Get local stories you won't find anywhere else right to your inbox.
Sign up here

Just Posted

The COVID-19 pandemic had an effect on film production on central and north Vancouver Island, says Vancouver Island North Film Commission. Pictured here, production of TV series Resident Alien in Ladysmith earlier this year. (Black Press file)
Film commissioner says COVID-19 cost central Island $6 million in economic activity

Jurassic World: Dominion, Chesapeake Shores among productions halted due to pandemic, says INFilm

Chelsey Moore’s character Chloe in the upcoming virtual reality game Altdeus: Beyond Chronos. Screengrab
Vancouver Island actress finds success in a virtual world

Black Creek’s Chelsey Moore lends her voice to a new video game set for release in December

Ceramic artist Darrel Hancock working on a clay jug in his home studio in Qualicum Beach. (Submitted photo)
Qualicum Beach potter Darrel Hancock celebrates 40 years in business

‘It’s wonderful to do what you love and make a living at it’

Artist Daniel Cline discusses his sculpture, Harmony Humpbacks, during the June 20 walking tour of Oak Bay’s 2019 ArtsAlive sculptures. Harmony Humpbacks was purchased by Oak Bay as the 2019 people’s choice winner and is permanently installed at the Beach Drive entrance to Willows Park. (Kevin Murdoch Photo)
Influx of donated art a ‘fantastic problem to have,’ says Oak Bay mayor

Oak Bay goes from zero to 10 permanent art pieces since 2015

Stephen Laidlaw, prepator with Nanaimo Art Gallery, hangs a photograph of Anna Wong, a B.C. print maker whose works are on display at the gallery. The exhibit opens Friday, Dec. 4, and runs until Feb. 7. (Chris Bush/News Bulletin)
Nanaimo Art Gallery exhibit explores life work of overlooked B.C. printmaker

‘Anna Wong: Traveller on Two Roads’ features more than 70 art works and personal belongings

Nanaimo rappers Konfidential and Teus released their first joint album, <em>The Invasion</em>. (Photo courtesy Raymond Knight)
Nanaimo rappers Konfidential and Teus release first joint album

Duo plan elaborate live-streamed CD release for ‘The Invasion’

Next month Nanaimo musician Spencer Hiemstra releases his solo debut album, ‘Wildlife.’ (Photo submitted)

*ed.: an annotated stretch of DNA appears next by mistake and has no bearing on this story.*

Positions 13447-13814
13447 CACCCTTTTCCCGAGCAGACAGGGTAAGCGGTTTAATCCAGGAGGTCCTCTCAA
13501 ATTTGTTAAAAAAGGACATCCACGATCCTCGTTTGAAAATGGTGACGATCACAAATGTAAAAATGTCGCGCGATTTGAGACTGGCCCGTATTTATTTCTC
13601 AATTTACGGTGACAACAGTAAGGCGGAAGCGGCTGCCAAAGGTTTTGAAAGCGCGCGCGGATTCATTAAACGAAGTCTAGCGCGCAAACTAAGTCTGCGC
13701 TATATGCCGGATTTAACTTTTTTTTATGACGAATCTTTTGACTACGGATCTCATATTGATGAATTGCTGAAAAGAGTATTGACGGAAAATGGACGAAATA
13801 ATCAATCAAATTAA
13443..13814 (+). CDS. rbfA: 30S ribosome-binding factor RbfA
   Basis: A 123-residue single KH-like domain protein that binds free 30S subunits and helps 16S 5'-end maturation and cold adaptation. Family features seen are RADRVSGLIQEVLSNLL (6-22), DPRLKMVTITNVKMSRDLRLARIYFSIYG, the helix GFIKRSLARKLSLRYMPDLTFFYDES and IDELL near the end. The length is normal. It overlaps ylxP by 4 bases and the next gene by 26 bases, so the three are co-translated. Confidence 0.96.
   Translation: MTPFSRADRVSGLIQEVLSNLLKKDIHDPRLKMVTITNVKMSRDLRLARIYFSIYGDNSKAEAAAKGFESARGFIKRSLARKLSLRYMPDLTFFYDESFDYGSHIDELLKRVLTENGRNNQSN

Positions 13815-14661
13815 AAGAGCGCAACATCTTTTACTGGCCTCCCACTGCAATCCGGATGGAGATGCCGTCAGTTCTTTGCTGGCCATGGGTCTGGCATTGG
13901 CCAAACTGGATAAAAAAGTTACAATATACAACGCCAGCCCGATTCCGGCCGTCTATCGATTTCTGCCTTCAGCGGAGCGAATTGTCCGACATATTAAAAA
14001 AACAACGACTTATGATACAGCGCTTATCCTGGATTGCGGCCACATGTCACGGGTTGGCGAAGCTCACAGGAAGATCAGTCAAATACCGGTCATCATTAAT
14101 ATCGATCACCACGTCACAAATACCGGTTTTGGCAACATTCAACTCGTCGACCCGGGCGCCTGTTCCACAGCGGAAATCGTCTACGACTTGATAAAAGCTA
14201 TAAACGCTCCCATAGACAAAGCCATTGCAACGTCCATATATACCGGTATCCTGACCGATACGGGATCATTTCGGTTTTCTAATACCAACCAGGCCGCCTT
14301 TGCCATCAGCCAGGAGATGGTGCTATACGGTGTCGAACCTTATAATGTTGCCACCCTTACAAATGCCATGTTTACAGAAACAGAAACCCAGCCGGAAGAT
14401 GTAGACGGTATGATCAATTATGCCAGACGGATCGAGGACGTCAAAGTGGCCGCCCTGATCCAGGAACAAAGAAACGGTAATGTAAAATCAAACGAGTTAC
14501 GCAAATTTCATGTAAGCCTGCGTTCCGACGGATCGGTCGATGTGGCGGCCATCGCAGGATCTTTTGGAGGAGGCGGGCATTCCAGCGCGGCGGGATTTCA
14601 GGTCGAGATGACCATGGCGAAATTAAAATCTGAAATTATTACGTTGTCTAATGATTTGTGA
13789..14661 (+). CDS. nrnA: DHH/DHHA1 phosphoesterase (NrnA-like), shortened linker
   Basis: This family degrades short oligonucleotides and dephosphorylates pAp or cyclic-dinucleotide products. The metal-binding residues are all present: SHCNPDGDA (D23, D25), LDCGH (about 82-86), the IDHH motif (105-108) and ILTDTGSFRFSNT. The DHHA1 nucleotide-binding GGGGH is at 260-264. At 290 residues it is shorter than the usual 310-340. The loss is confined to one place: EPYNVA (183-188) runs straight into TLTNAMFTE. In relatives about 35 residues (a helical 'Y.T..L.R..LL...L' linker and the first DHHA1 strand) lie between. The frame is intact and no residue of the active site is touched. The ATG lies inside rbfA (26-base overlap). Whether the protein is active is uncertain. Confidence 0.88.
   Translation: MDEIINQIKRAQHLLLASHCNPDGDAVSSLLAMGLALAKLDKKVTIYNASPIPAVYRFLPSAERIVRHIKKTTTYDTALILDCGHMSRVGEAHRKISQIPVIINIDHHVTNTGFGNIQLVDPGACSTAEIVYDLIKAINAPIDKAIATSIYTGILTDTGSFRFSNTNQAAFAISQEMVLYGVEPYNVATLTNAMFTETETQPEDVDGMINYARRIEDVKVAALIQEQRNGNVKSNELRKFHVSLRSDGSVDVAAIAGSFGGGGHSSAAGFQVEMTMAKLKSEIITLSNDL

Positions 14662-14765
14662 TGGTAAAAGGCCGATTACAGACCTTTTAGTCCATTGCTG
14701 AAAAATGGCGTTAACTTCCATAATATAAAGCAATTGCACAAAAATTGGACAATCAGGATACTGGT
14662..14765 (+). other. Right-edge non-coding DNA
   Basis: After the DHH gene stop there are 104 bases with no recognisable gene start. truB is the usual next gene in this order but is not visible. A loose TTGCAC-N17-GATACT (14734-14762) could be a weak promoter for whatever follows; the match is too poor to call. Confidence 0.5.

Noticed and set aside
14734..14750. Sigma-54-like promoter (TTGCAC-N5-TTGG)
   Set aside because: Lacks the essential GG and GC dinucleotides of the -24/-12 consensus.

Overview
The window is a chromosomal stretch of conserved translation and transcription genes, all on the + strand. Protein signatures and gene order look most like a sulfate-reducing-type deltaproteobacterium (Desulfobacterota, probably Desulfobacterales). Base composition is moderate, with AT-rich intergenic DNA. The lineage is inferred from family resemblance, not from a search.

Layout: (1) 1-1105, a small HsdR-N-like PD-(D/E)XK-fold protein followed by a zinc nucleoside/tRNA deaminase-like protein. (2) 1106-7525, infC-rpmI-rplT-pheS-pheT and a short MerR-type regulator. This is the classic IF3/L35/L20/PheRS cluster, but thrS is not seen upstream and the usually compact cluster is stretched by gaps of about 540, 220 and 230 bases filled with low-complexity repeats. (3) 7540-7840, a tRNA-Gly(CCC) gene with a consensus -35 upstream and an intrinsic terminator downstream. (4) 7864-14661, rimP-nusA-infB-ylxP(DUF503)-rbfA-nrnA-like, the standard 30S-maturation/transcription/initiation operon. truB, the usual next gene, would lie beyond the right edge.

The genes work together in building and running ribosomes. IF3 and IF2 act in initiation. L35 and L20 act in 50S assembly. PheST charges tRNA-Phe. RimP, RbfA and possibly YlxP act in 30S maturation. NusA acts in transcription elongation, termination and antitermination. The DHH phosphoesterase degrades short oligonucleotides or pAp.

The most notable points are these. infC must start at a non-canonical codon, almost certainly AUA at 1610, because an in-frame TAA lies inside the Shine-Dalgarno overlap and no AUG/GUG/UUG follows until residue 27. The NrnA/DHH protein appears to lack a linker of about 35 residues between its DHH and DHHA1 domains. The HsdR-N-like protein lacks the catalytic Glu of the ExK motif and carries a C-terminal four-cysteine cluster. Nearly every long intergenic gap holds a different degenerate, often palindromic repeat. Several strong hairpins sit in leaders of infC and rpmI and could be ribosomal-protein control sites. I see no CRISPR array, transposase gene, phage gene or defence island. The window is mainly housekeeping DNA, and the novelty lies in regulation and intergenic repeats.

Nanaimo musician Spencer Hiemstra releases solo debut album

New record ‘Wildlife’ about taking chances and going through changes

Dover Bay Secondary School student Victoria Hathfield’s poem <em>Dear Santa</em> appears in<em> Chicken Soup for the Soul: Christmas is in the Air</em>. (Photo courtesy Darren Lee)
Nanaimo high schooler has first poem published in ‘Chicken Soup for the Soul’

Victoria Hathfield’s ‘Dear Santa’ appears in new Christmas-themed edition of anthology series

Nanaimo graphic designer Amy Pye has written and illustrated her first children’s book, <em>G is for Grizzly Bear: A Canadian Alphabet</em>. (Photo courtesy Amy Pye)
Nanaimo graphic designer releases first children’s book

Amy Pye teaches the Canadian alphabet in ‘G is for Grizzly Bear’

The Vancouver Island Symphony’s Back Row Brass Quintet – including trumpeter Mark D’Angelo, tuba player Nick Atkinson and French horn player Karen Hough (from left) – were scheduled to tour the Nanaimo area with Christmas Under the Big Tent, but the concert series has now been cancelled. (Photo courtesy HA Photography)
Symphony brass quintet’s Christmas concert series cancelled

Performances were to happen at venues in Parksville and Lantzville next month

The Sheringham Point Lighthouse, near Shirley. (Contributed - Lee-Ann Ruttan)
New book shines a light on Sheringham Point Lighthouse

Publication examines history, lightkeepers, and volunteer society

Victoria-based guitarist Eric Harper performs at the Port Theatre on Nov. 27. (Photo credit Tatum Duryba)
Classical guitarist to play at the Port Theatre

Eric Harper to play new songs composed during the pandemic

Most Read